Young Avengers #4: Marvelous Boy


There’s a fine line between clever and “clever,” and Young Avengers #4 seems to ride right up against it, but it never crosses over.

The story thus far is that Billy Kaplan, aka Wiccan – son of Scarlet Witch – cast a dumb spell to bring his boyfriend Hulkling’s mother back to life, which only succeeded in bringing an alternate-dimension version of her that is some kind of creepy alien parasite trying to imprison and feed off of Billy and his friends. It seems the spell’s effect is also bringing back all of the dead parents of Young Avengers as jerks trying to beat them into submission as well. Thus, Wiccan, Hulkling, Miss America and Kid Loki are trying to figure out a way to put a stop to it all, since it seems going to the Old Avengers for help is a no-go thanks to weird spell stuff. Adults can’t even see what’s going on.

Enter Hawkeye and The Protector. Or, rather, Kate Bishop and Marvel Boy, who doesn’t like that name (and apparently everyone forgot that he was in the Avengers as The Protector, which is fine, because let Bendis feel what it’s like when people ignore HIS continuity for a change) and insists you call him Noh-Varr. There’s a funky and unique “Family Circus” style action sequence that’s just a wide shot of the space where goons are, and it charts Noh-Varr’s progress through the fight with a series of numbers correlating with positioning, describing the events of each point in the fight. It’s clever enough, it’scute, but it’s almost “Not Me.” The point being that apparently Marvel Boy is a comple superstar badass, although maybe it just seems that way because he’s an Avenger doing time with the Young Avengers.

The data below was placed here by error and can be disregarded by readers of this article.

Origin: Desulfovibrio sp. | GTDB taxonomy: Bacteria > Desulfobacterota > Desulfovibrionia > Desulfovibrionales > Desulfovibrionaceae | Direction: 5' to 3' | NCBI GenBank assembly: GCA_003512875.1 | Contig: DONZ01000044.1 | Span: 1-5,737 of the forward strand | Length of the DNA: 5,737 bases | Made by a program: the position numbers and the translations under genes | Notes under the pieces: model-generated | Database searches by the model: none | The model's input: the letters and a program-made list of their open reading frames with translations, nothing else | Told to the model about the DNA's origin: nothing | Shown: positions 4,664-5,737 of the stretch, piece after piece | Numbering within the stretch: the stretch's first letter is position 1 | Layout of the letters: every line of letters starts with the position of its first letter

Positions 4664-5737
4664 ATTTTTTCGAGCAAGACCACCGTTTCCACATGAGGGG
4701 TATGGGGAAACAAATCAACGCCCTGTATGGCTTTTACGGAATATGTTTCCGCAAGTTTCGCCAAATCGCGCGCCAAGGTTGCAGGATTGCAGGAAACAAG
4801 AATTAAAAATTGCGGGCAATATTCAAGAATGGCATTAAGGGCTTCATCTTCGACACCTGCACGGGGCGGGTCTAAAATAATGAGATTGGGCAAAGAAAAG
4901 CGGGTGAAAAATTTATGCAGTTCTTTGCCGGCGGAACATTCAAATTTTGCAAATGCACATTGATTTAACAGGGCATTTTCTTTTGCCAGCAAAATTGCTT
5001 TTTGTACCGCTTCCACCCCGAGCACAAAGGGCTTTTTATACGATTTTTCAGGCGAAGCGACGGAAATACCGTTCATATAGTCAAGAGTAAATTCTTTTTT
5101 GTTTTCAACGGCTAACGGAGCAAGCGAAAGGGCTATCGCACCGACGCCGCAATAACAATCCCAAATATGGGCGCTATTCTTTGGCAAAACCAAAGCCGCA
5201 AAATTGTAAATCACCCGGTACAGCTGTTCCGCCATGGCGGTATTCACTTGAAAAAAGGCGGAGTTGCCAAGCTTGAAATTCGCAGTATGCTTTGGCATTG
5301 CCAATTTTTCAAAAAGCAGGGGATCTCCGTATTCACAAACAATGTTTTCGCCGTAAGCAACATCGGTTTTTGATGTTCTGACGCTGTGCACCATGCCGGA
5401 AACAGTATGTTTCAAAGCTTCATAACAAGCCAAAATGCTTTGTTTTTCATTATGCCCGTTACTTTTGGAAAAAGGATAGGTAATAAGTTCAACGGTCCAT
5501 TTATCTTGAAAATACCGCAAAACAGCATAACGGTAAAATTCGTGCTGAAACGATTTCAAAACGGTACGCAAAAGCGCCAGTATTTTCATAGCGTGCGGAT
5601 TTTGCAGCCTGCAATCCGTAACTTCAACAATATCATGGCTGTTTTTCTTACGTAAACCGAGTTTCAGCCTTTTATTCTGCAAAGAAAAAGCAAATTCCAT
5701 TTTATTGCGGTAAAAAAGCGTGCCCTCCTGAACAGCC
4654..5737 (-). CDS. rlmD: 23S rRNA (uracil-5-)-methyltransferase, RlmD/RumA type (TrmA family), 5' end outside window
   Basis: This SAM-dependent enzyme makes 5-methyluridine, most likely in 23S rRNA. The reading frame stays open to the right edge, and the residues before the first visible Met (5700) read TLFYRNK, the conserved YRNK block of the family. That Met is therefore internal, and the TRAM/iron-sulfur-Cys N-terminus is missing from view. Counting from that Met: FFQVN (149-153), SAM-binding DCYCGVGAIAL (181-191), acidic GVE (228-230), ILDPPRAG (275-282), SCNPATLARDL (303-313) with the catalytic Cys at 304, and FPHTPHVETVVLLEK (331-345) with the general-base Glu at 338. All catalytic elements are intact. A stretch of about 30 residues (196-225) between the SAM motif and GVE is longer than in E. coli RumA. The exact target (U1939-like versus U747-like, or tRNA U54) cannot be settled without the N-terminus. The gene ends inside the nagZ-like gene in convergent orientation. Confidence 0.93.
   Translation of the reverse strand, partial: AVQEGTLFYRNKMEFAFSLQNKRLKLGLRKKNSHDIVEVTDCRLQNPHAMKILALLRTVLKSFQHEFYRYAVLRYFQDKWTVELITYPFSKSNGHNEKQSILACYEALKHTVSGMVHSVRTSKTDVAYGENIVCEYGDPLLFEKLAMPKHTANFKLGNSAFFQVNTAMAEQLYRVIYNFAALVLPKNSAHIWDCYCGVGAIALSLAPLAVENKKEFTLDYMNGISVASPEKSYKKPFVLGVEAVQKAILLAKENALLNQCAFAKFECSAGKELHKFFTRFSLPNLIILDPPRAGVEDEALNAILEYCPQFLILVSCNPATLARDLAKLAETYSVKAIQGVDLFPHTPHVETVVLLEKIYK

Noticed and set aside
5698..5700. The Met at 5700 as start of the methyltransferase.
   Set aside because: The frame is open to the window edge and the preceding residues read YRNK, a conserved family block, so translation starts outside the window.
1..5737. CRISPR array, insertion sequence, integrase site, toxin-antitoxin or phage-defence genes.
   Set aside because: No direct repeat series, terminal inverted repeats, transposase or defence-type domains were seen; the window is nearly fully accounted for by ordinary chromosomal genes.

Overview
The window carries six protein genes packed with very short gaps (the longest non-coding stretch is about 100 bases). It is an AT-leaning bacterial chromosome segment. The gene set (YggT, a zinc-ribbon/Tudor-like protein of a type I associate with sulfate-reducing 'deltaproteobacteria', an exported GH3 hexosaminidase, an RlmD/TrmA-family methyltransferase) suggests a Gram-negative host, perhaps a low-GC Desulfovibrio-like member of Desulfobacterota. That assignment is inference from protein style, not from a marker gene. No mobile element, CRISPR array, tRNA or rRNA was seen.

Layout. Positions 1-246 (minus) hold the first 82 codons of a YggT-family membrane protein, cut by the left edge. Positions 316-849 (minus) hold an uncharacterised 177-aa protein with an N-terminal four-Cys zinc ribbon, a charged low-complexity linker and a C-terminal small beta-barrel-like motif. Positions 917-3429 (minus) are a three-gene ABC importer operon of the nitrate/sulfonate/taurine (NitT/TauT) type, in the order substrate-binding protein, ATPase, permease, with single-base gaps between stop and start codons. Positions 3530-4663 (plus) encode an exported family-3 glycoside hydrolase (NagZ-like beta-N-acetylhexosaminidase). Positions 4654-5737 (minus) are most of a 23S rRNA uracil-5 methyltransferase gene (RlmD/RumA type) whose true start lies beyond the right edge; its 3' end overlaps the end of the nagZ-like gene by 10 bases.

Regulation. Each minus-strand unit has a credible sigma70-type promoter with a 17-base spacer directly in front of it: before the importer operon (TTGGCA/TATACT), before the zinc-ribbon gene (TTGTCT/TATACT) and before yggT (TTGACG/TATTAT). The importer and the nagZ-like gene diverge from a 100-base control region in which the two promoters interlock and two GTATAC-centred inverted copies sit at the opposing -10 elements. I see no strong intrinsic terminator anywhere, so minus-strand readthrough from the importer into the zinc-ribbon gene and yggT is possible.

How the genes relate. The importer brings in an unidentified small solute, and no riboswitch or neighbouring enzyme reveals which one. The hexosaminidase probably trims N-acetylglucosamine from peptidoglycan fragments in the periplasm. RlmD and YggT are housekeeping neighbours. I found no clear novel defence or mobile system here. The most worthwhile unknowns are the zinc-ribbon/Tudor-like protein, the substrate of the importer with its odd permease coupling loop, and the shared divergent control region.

The crux of the issue comes with Kid Loki. His motivations are suspect – thus far, he’s been playing on everyone’s innate distrust of The God of Mischief with a lot of reverse psychology stuff to try and get them to work together. In this issue, though, we start to wonder where his head’s at. There’s a point where he starts casually convincing Hulkling that, since he’s in love with a reality manipulator like Wiccan, there’s a chance Hulklking was just conjured up as an accidental daydream of Billy’s and might not have actually existed. There’s a kicker for you. The only solution to the big problem seems to be to go along with Loki’s insistence that Billy lend him his powers for ten minutes, which everyone naturally refuses. Of coruse, with everybody’s powerful evil parents and brainwashed adults bearing down on them, he finally acquiesces, and Loki immediately vanishes. Ostensibly to save his own skin and leave the rest of them in the lurch. Of course, it’s likely not all it seems.

Writer Kieron Gillen is doing fun things with these personal interplays, as it’s fun watching Loki do his thing without knowing whether not he’s really “doing his thing.” He’s made Miss America a very appealing bruiser, and he’s making good hay of Billy’s tendency to whine and beat himself up for his mistakes. Noh-Varr is solid fun, and a double shot of this and Matt Fraction’s Hawkeye have made me kind of a fan of Kate Bishop. Artist Jamie McKelvie has a great, clean, smooth and shiny style that is wonderfully expressive and bright. It’s a pleasure to behold.

Young Avengers is a pretty fun and funky book so far, even when it threatens to get a little too hip for its own room. Then again, it’s a tough call sometimes to tell the difference between something seeming a bit “clever” and my own responses tending towards the jaded and disdainful. Despite that occasional question, this series is good stuff.



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